We live in an age of complex concerns about safety, responsibility, and the need for the pursuit of a common good. Therefore, it behooves manufacturers to open more profound, absorbing, and informative communication channels with stakeholders that show and tell their commitment to this common good.

These initiatives are of high value, and manufacturers must craft stories around them to raise awareness and confidence in buyers and consumers.

How to tell stories that will impact minds and hearts?

The stories may revolve around narratives that reveal the following:

Investment in reliability initiatives of existing assets

The Economics of Reliability Report released by Pinnacle, the world’s largest reliability analytics company, offers a clear view. According to the World Bank and the United States Bureau of Labor Statistics, the most significant 18 chemical companies, including Air Liquide, Dow, and LyondellBasell, have surpassed total spending of $236 billion annually on reliability-related initiatives collectively. Other players also spend 1%-3% of their annual revenue on reliability-related initiatives and measuring the outcomes.

This is a significant figure and development, but are manufacturers conveying this message to grab the attention of buyers and consumers? Enter reliability stories. They will fill the gap, build the bridge, and open new avenues of mutual benefit for both parties.

Scaling up production

Many players in the chemical manufacturing industry are scaling up production infrastructure to boost capacity, which directly benefits buyers. It is also the perfect opportunity for chemical industry manufacturers to share information on eliminating unpredictability by stepping up supply. This kind of reaching out is invaluable for both sides of the fence because the stories will offer comfort, reassurance, and education to strengthen bonds and burnish values for the common good.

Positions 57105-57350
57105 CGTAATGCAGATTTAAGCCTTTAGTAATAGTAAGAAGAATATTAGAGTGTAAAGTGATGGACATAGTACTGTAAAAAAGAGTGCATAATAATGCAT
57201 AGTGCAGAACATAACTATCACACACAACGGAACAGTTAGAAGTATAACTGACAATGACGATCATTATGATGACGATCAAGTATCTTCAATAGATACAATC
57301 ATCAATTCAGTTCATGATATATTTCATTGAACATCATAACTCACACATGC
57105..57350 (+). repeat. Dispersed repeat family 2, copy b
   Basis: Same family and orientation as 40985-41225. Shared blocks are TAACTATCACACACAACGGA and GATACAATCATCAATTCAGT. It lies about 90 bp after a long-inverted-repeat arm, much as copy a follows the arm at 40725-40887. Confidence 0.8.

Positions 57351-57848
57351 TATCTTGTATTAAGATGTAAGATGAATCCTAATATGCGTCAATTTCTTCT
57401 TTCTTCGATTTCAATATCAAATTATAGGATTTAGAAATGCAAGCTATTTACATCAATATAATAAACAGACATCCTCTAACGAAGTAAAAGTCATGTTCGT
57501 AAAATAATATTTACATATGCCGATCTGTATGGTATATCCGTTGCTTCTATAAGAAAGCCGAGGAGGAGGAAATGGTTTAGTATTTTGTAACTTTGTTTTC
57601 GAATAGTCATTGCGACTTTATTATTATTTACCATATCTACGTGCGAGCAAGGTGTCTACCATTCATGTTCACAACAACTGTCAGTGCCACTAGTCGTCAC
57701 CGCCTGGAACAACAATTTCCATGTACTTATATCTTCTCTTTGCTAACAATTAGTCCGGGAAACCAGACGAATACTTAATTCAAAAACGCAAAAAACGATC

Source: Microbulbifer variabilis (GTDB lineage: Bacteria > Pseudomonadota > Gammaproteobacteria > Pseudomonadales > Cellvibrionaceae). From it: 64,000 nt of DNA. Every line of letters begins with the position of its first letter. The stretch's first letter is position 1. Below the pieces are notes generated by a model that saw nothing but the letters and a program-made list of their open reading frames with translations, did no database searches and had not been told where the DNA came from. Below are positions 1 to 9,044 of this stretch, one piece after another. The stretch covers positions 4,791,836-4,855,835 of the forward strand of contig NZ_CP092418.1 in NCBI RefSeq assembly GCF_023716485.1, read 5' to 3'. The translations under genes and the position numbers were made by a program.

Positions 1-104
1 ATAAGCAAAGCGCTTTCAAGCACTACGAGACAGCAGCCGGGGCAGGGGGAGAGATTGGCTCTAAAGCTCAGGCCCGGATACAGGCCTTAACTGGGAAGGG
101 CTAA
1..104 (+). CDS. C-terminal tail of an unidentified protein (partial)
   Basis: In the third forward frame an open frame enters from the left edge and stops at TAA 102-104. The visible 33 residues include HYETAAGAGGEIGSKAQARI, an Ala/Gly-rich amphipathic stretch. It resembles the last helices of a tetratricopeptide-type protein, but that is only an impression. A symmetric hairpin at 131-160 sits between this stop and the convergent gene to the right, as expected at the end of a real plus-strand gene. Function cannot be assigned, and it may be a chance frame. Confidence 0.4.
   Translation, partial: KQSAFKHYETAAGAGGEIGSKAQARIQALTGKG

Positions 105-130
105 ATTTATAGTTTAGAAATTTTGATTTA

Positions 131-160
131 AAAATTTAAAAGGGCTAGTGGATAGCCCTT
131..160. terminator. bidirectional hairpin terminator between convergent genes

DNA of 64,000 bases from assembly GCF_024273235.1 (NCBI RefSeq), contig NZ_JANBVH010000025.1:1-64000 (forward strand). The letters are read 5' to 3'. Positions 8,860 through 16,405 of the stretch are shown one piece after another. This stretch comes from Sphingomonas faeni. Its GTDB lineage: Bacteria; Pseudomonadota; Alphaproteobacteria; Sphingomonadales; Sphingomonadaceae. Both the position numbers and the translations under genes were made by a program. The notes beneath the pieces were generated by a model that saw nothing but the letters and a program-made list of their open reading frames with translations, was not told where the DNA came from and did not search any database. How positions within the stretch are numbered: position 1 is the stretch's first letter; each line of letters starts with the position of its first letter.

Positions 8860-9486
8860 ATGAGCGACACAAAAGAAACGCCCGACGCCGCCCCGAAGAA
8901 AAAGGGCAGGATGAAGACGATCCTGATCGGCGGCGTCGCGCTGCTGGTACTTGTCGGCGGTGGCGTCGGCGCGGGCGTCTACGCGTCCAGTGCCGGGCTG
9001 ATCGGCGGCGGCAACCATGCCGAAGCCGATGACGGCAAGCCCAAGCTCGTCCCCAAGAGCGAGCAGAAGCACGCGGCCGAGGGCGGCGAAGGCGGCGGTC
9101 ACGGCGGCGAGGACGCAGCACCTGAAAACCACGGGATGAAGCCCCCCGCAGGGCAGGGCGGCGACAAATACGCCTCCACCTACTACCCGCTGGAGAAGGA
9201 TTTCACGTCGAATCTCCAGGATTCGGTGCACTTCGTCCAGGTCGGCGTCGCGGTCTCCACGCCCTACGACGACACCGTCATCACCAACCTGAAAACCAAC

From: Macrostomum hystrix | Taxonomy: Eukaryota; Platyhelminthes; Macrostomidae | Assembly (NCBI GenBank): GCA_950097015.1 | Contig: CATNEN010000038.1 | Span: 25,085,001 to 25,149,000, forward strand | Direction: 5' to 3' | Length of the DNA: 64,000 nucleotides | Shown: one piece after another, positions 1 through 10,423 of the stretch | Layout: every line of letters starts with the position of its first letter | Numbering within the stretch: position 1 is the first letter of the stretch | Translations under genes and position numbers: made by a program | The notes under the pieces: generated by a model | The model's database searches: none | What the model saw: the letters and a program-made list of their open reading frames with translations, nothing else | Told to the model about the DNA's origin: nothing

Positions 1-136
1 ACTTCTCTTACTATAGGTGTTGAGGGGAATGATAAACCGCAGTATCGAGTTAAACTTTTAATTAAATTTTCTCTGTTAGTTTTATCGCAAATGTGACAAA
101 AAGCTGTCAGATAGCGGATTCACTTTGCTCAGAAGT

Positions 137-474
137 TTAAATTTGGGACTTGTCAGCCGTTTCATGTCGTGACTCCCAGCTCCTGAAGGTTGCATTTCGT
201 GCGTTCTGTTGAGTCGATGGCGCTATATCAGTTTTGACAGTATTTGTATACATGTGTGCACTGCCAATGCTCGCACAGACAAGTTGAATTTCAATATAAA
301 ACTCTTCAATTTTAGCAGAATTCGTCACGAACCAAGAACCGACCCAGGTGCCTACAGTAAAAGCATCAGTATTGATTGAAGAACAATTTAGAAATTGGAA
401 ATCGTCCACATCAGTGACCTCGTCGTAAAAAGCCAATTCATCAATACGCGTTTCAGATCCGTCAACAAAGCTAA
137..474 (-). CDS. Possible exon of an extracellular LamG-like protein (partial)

Modernization of reliability programs

Players who modernize their reliability programs and develop reliability data strategies will stay ahead. Dan Futter, Dow’s chief commercial officer, speaking on the virtual panel at this year’s American Chemistry Council Annual Meeting, said, “As part of our customer-experience efforts, we use data to help us establish correlation, and then ultimately causation, between the services we want to invest in ― and evolve ― and the financial outcomes of our customers.”

Like Dow, some players put a lot of work into understanding those correlations. Many chemical manufacturers are working to bring valuable data to discuss and prioritize their investments for better customer experiences. But the question is: Are the buyers and consumers aware of it? Where is the information about these efforts to instill confidence in buyers and consumers and help them plan their journey?


While industry players invest in urgent strategies to help them recoup and grow faster, their efforts must not end up as unsung melodies. This era is defined by transparency and synergy; manufacturers and clients are on a shared journey towards a sustainable future. To make the experience mutually rewarding, manufacturers must tell stories that bind. It will empower buyers and consumers to share their concerns, and this shared heritage will lead to living the ideals we all aspire to for humanity.